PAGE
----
Radio, debate, public address,
the theatre and speech science will
be the topics highlighted in a
speech conference here today and
tommorow, according to Prof. G.
E. Densmore, chairman of the
speech department which is spon-
soring the meeting.
A demonstration debate on the
question, "Resolved that all Am-
erican Citizens Should be Subject
to Conscription for Essential Ser-
vice in Time of War," will open
the conference at 9 a.m. today in
Rackham Amphitheatre.
LEROY LEWIS of the American
Institute of Banking, New York
will address the meetingaat 10 a -
m. on "The Banker Speaks," fol-
lowed at 11 a.m. by Prof. Harrison
B. Summers, Ohio State Univer-
sity, speaking on "The Audience
Factor in Broadcasting."
Dina Rees Evans, director of
Cain Park Theatre, Cleveland,
will speak on "Thespis in High
School," at 1:30 p.m.
Les Mitchell, president of the
American Educational Theatre
Association, will discuss "Broad-
way and the American Theatre
Worker" at 2:30 p.m. A reception
will follow in the Rackham As-
sembly Hall.
,-* *
THE PROGRAM will resume at
9 a.m. Saturday in the amphithe-
atre with an address by Paul Bag-
well, vice-president of the Speech
Association of America, on
"Speech: A Bridge or Barrier to
Effective Human Relations."
The demand for speech teach-
ers will be discussed by Orville
A. Hitchcock, secretary of the
speech association at 10 a.m. in
a speech entitled, "Wanted-
Teachers of Speech." He will be
followed at 11 a.m. by a discrip-
tion of "Voice Communication
Research for the U.S. Navy" by
Mack D. Steer, president of the
American Speech and Hearing
At a luncheon meeting in the
Union, Wilbur E. Gilman, presi-
dent of the Speech Association of
America, will discuss "Challenges
to Our Speech Profession."
Persons attending the confer-
ence will be invited to attend to-
night's evening performance and
tomorrow's matinee and evening
plays given by the Young Ireland
Theatre Company in Lydia Men-
delssohn Theatre.
Read and Use
Daily Classifieds

To Highlight
Noted Physicists
I To Speak Here
Attention will focus on the field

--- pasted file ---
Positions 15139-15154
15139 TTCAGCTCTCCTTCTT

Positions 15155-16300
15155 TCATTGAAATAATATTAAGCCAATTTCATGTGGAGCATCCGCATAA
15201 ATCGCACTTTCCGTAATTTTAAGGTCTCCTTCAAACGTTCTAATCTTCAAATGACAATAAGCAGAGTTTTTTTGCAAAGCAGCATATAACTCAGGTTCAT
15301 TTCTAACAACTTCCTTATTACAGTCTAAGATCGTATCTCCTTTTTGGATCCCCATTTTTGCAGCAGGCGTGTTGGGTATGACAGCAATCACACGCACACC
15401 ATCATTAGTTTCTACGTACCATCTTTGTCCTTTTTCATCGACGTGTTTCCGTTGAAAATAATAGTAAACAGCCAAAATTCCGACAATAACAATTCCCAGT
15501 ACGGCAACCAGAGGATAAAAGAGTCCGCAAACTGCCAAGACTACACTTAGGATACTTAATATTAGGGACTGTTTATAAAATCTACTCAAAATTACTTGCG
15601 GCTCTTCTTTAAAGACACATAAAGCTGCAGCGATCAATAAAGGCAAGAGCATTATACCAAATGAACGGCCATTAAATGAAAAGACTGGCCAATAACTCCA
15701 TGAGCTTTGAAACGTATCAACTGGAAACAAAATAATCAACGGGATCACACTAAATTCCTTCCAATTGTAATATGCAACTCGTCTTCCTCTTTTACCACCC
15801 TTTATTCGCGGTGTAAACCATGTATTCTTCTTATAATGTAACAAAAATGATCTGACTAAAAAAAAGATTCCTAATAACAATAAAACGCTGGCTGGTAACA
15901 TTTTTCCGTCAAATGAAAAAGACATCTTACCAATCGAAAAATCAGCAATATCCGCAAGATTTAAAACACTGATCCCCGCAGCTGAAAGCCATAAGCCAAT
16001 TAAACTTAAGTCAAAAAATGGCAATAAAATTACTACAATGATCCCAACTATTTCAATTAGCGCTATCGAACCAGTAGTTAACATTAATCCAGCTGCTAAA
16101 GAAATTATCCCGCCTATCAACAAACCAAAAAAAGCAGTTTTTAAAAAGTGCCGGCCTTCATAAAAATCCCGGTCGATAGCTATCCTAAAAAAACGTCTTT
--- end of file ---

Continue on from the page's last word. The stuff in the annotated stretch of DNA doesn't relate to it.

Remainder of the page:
of biology during a three-week
symposium on biophysics sched-
uled here from July 23 to August
Outstanding authorities in the
field will study fundamental bio-
logical processes, which are still
very obscure, according to Prof. E.
E. Barker, chairman of the phy-
sics department.
* * *
IN THE more than twenty years
the summer meetings have been
held, many of the world's leading
physicists have discussed develop-
ments in pure physics.
Three professors will give lec-
tures throughout the three-week
period and three others will be
on the program for one week
Speakers for the entire program
and their subjects are:
Prof. S. E. Luria of the Univer-
sity of Illinois, "Viruses: Structure,
Reproduction and Origin;" Prof.
J. L. Oncley, Harvard University,
"Structure of Proteins;" and Prof.
G.B.B.M. Sutherland, University of
Michigan, "Infra Red Studies on
Prof. Paul Doty, Harvard, will
speak on "Light Scattering
Studies on Proteins and Nucleic
Acids" during July 230to 27.
"Ionization and Thermal Ef-
fects on Viruses and Enzymes" will
be discussed in three lectures July
30 to August 3 by Prof. E. C. Pol-
lard, Yale University.
Prof. M. Delbruck, California
Institute ofTechnology, will lec-
ture on "Phage Activation and Re-
production Excitation of Sensory
Cells" during the third week of
the symposium,
Art Teachers
To Pay V sit
To Institute
It's off to the big city and a
visit to the Detroit Institute of
Arts today for public school art
teachers enrolled in the new sum-
mer course "Interpreting the Vis-
ual Art in School and Society."
I( s . "
FIELD TRIPS consisting of
tours to Greenfield Village, Cran-
brook, and an optional week-long
visit to art centers in New York
City are part of the program of
this six week course designed to
"give Michigan art teachers a
chance to meet and extend their
creative activities," according to
Prof. Emil Weddige of the archi-
tecture college.
The faculty consists of Prof.
Weddige and Nicholas Marsican-
io, instructor at Cooper Union